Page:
When you’re new to sewing, you usually start with cotton fabric, and for good reasons.
As well as there being a huge range of colours and prints, it washes and wears well, and it’s easy to sew with.
Cotton holds its shape and it’s not slinky, so it doesn’t slither about when you sew it. You can stick pins in it whenever you like without ruining it. If things go wrong, which they do for all of us sometimes, you can unpick it and try again. You can use your sewing machine with the standard foot, the standard needle and standard thread. There’s no need for anything fancy, no messing about and nothing very confusing.
But sooner or later, you’ll probably want to to make something that involves using a more challenging fabric. Knit fabrics fall into that category.
What Makes Knits Difficult to Sew With?
The main thing that makes knits difficult to sew is that they are stretchy. This can make cutting out a challenge, as it’s easy to stretch the fabric while pinning and cutting, resulting in pieces that are the wrong size or the wrong shape. It also makes it difficult to sew it with the sewing machine, as you have to be very careful not to pull it while it’s going through the machine or it will end up being bumpy.
Another thing that makes sewing with knits tricky is that stitching needs to stretch with the fabric. This can involve using unfamiliar stitches, or different, unfamiliar thread.
If you spend enough time on the internet, you’ll also find people advising different needles and different feet.
This in itself can feel far to complicated and make a person want to give up before they’ve even started!
If you can get past all that and actually make it to the fabric shop, there are a whole lot more problems once you come face to face with the fabric itself.
The main difference between different cotton prints is the thickness of the fabric, which, unless it is quite a lot thicker or very light, is unlikely to cause any real problems.
But when you start with knits, there are many more differences! Thick, light, slinky. Fuzzy on one side. Stretches a bit. Stretches a lot. Stretches one way more than the other. Stretches every way! Different fibres, lycra, cotton, nylon, spandex. It’s a real minefield and how on earth do you choose?
All these issues will be addressed in this mini series. Sewing with knits can be daunting. It can also be a bit of a nightmare. But once you know what to do, what fabrics to choose, which kind of patterns or garments to make, there are definitely some advantages to using knit fabrics.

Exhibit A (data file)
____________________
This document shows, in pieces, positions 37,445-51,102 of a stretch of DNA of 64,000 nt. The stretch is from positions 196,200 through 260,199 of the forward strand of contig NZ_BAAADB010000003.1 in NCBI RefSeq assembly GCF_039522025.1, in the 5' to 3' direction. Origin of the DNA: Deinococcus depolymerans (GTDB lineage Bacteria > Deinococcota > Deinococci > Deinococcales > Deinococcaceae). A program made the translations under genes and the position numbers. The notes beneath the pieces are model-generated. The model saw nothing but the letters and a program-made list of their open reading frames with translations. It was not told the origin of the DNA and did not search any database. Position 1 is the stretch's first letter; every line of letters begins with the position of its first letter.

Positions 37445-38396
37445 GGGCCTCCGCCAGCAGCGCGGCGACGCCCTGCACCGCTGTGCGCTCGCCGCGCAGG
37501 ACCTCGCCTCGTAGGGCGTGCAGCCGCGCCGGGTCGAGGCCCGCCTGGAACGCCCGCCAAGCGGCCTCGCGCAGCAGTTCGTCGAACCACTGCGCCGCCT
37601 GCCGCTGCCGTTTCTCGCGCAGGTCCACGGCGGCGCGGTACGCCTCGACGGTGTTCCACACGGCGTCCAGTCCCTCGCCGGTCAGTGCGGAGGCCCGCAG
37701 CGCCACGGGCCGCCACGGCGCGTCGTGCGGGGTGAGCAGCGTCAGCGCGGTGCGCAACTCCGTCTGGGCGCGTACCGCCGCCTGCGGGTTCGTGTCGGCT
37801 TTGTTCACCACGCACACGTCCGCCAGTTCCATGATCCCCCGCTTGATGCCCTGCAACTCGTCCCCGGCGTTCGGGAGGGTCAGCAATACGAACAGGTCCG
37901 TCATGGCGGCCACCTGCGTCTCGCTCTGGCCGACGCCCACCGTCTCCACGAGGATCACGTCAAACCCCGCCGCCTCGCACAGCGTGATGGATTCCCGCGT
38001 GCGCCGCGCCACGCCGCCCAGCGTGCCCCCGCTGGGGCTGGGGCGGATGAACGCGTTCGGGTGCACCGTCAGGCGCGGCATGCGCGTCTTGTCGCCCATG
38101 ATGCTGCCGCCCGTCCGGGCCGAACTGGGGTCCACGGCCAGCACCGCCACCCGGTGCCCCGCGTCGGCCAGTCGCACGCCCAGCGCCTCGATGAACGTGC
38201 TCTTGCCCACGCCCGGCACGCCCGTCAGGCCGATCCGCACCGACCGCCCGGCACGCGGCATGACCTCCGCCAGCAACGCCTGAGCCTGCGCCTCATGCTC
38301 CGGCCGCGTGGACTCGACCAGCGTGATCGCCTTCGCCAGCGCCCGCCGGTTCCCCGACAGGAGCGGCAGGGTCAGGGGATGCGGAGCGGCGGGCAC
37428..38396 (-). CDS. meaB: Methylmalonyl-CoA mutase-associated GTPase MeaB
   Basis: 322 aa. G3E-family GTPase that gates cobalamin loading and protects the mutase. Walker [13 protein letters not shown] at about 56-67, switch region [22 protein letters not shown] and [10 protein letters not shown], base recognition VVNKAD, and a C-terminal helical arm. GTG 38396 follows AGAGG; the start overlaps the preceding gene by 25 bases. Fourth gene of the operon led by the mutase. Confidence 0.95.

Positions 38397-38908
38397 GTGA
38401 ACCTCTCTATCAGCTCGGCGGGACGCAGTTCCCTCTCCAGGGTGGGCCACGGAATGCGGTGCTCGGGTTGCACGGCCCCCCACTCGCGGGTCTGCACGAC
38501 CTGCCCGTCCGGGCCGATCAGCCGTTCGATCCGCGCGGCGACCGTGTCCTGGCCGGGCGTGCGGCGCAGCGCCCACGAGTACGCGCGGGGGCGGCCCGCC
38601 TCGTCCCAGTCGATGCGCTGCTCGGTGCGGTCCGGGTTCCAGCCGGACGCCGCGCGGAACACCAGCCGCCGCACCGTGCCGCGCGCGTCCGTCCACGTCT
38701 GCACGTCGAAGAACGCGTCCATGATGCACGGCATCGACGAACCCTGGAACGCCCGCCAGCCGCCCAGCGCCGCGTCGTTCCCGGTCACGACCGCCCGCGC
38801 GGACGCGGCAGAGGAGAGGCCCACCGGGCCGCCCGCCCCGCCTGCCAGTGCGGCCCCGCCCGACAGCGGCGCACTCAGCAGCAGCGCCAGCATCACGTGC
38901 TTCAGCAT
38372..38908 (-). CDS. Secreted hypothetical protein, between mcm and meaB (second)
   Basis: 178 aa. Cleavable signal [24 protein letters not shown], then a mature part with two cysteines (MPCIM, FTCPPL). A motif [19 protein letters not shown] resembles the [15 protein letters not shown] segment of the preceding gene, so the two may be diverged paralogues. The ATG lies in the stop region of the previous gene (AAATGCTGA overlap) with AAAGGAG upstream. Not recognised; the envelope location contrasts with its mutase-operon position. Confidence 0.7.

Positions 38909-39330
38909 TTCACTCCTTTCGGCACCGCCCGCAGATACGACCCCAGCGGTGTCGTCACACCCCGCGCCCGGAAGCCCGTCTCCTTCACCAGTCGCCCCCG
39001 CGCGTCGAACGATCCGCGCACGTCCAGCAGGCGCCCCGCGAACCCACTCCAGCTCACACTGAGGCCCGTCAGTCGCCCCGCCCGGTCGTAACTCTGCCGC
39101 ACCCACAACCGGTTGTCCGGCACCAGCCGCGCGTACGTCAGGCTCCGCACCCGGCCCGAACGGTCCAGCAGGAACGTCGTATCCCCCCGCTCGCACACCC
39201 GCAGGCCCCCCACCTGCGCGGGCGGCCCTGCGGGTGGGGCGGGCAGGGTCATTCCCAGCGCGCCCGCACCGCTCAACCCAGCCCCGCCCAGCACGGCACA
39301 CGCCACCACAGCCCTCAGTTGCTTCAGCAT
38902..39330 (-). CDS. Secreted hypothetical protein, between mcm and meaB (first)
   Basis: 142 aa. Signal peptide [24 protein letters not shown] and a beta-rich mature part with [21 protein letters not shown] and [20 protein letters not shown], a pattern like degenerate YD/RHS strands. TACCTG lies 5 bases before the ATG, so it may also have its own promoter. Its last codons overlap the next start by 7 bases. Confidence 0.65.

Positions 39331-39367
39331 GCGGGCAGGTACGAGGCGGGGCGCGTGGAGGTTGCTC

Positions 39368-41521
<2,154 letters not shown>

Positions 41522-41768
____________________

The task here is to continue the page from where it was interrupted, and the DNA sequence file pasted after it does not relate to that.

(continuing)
Advantages of Sewing With Knits
One advantage of sewing with knits is that the stretchiness means that you need to worry less about how you’re going to get in and out of the thing you’ve made. There’s no need to wrestle with a zip or buttons. Just sew it up and let the stretchiness do its thing!
There’s also often no need for darts in a stretch knit. Darts are what allows for the fact that we are not merely cylinders. It can be a bit of a faff getting them in the right place, but it’s worth the effort to get something that fits. In fabric that doesn’t stretch, darts are necessary. But in fabric that stretches, you often don’t need them.
For the same reason, making clothes from stretch knits means that it’s often easier to get the fit right as the fabric is more forgiving. Stretch knits also often suit a relaxed fit kind of thing anyway.
Having made things from knits, I can tell you that it is super comfy to wear! If you ever wish you could wear your pyjamas all day, all year round, then stretch knits are for you! There are all kinds of colours, prints and textures, the thicker stuff is better for warmer outfits and the lighter kinds can be used to make things for the summer.
Posts in the Series
Here are the rest of the posts in the series. If there isn’t a link, it’s because I haven’t published it yet! Links will appear when the posts are live.
What is a Knit?
Choosing a Pattern
Sewing With Stretch Knits